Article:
Paediatrics is a medical service which many of us come into contact with, yet few of us know much about its history. That is set to change with a new book by Dr Richard Purvis. Laura Hanton reports.

RARELY heard stories are being brought into the limelight with the publication of a book about the history of paediatrics in Dorchester.

Author Dr Richard Purvis, 78, was the second paediatrician at Dorset County Hospital (DCH). He worked there as a consultant for 40 years, after moving from Edinburgh to Dorchester in 1973.

After he retired in 2013, Dr Purvis's colleagues asked him to write about the history of paediatrics in the county. Never one to say no, Richard set about exploring how children's medicine has developed in Dorset, setting it against what was going on more widely in the country.

"Children's medicine didn't really get off the ground until the establishment of the NHS," Dr Purvis, who is originally from East Lothian in Scotland, said. "We didn't even use the word paediatrics. Children had no priority."

His book provides a comprehensive history of the hospital's paediatric care, from the situation before the creation of the NHS in 1948, right through to the present day.

The story starts with David Vulliamy who, upon his appointment in 1955, was the first paediatrician in Dorchester. He single-handedly looked after the children's wards in Weymouth, Dorchester and Yeovil, as well as running outpatient clinics across west Dorset, before the decision was made to centralise services in the county town. With a particular interest in the care of the newborn, Dr Vulliamy published the first edition of The Newborn Child in 1961, which has since served medical professionals for generations. Dr Vulliamy retired on health grounds in 1977.

The first Special Care Baby Unit was in Somerleigh Court, on the old hospital site in Dorchester, and was one of the first in the country.

These days, 16 paediatricians work at DCH.

"Before paediatrics was developed, it was the GPs that looked after the children," Dr Purvis explained. "Or didn't as the case may be. Children just weren't thought of."

Throughout a career spanning four decades, Dr Purvis has seen the world of medicine change before his eyes, yet he reckons the greatest transformation has been in the attitudes of society. Dr Purvis also saw the development of Henchard House on Bridport Road which was used for children with disabilities. It is now known as the hospital's Trust Headquarters.

"My speciality was neurodevelopmental paediatrics, covering conditions such as cerebral palsy, autism and ADHD," Dr Purvis said. "I worked with a group of patients with ADHD back in the 1970s. At that time, the parents were always blamed, and children who weren't the norm just used to be shut away; that's what Henchard House was for.

Things have changed a lot in terms of acceptance; that's where I can see the biggest difference. It's one of the greatest things that's happened."

Dr Purvis, who was also the second Medical Director at DCH – from 1999 to 2003 – has been working for the past two years to put the book together after discussing the idea with fellow consultants.

Rachel Dewhurst, now 24, was a patient with the DCH paediatric team from when she when she was a baby until the age of 18. Born with cerebral palsy and spastic paraparesis, Rachel suffers from reduced mobility and got her first wheelchair at eight years old.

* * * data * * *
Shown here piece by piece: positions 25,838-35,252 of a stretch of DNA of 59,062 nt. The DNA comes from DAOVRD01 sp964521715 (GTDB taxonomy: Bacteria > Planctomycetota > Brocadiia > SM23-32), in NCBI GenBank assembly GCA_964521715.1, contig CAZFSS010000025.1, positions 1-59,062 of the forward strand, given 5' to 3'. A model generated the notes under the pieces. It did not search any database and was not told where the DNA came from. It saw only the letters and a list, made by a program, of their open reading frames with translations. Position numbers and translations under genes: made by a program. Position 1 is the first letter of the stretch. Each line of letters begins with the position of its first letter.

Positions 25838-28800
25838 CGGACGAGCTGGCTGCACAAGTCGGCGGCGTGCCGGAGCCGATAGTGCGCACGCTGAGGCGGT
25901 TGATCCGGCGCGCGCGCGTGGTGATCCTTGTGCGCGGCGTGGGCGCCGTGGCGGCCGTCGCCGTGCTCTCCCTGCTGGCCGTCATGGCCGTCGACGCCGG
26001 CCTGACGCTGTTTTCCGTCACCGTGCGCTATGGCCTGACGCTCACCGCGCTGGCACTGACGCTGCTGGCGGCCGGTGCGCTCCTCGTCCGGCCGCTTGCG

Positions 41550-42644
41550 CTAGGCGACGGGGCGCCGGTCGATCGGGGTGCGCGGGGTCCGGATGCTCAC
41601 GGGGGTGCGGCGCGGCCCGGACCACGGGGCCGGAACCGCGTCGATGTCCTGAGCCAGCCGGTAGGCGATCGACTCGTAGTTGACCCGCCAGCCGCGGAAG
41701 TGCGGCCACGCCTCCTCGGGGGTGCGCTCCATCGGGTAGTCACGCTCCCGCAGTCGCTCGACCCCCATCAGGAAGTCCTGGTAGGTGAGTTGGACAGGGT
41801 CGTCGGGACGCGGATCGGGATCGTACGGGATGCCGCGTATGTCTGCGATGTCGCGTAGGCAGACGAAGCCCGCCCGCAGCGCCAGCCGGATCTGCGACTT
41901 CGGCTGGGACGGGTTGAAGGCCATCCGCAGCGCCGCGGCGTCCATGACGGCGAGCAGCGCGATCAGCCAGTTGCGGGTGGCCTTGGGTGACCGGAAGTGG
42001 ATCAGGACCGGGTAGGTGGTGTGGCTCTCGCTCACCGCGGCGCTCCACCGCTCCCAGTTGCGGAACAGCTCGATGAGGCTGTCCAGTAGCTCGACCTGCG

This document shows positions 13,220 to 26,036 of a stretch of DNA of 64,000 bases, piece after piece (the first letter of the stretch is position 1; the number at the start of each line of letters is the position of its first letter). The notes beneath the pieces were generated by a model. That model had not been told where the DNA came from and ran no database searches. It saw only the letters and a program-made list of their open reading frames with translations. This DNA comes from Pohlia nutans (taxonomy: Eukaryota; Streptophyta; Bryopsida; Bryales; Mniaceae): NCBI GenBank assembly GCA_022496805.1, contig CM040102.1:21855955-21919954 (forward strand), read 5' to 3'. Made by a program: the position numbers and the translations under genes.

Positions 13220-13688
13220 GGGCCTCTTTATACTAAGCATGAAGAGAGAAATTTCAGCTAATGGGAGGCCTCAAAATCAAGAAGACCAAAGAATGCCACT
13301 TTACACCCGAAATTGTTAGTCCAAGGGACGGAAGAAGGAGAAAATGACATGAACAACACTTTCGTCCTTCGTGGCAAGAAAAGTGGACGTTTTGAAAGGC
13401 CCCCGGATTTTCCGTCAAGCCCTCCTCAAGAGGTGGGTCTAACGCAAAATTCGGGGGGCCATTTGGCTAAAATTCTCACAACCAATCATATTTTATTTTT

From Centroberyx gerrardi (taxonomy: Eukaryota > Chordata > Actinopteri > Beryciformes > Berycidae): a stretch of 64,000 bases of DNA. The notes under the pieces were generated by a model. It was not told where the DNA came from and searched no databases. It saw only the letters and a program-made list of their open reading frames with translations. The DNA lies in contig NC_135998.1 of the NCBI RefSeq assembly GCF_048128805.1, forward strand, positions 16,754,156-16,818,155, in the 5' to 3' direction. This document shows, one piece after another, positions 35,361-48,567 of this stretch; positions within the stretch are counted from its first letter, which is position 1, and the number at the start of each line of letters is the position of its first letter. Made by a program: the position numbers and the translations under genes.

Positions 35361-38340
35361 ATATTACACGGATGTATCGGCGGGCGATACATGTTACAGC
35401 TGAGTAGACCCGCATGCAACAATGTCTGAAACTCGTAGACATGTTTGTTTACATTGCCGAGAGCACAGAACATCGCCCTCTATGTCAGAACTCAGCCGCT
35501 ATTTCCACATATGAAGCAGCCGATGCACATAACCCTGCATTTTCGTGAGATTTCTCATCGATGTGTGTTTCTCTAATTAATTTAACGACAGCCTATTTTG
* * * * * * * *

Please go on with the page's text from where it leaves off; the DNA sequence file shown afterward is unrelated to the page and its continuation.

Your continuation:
"I was always a difficult child," she admits. "The staff had to try a lot of different things, in physiotherapy and orthotics. I had all sorts of treatments. Of course, at the time I resented them all, but looking back they did amazingly."

Dr Purvis coordinated and oversaw her care.

"He was lovely," she says. "He had a very slow, deliberate way of talking. He'd lean forward in his chair to get down on my level, and explained everything to me."

Now a full-time wheelchair user, Rachel doesn't have a bad thing to say about the care she received at DCH: "Everyone was very lovely."

Tricia Channon's experience was equally positive, having spent many years in and out of the children's centre with her daughters, Hannah, now 33, and Kay, now 30.

"My youngest daughter was born premature, at 26 weeks," Tricia explains. "The new Special Care Baby Unit (SCBU) had just opened, and she was there for three months. It was marvellous, especially considering how new it was."

Kay was later diagnosed with cerebral palsy, and received further treatment from Dr Purvis and his team. She is now studying for a PhD, after gaining a First Class degree from the University of Chichester.

Tricia's eldest child, Hannah, has Down's Syndrome. Regular check-ups and physiotherapy meant she, too, was in and out of hospital, but was one of the first in Dorset with her condition to attend a mainstream school, thanks to the committed efforts of her mother. She went on to study at Weymouth College.

With two children requiring such extensive medical treatment, Tricia credits the consistent support from the hospital.

"Everyone at the children's centre gave me a lot of help, and a lot of instruction," she says. "I am indebted. I am eternally grateful."

Dr Purvis's experience in paediatrics goes beyond the UK, having studied at The University of Zagreb in Yugoslavia and University College Hospital in Ibadan, Nigeria during his degree. The International Grenfell Association, established by medical missionary Sir Wilfred Grenfell, appointed Richard as their first paediatrician in the 1960s, and he went on to spend more than two years building up children's services in North Newfoundland and Labrador, America.

*Dr Richard Purvis's book, Dorchester Paediatrics History, is available now. The book is available to buy from the Children’s Centre reception at Dorset County Hospital on Damers Road with profits going towards children’s charities. If anyone would like to give any feedback on the book, they can email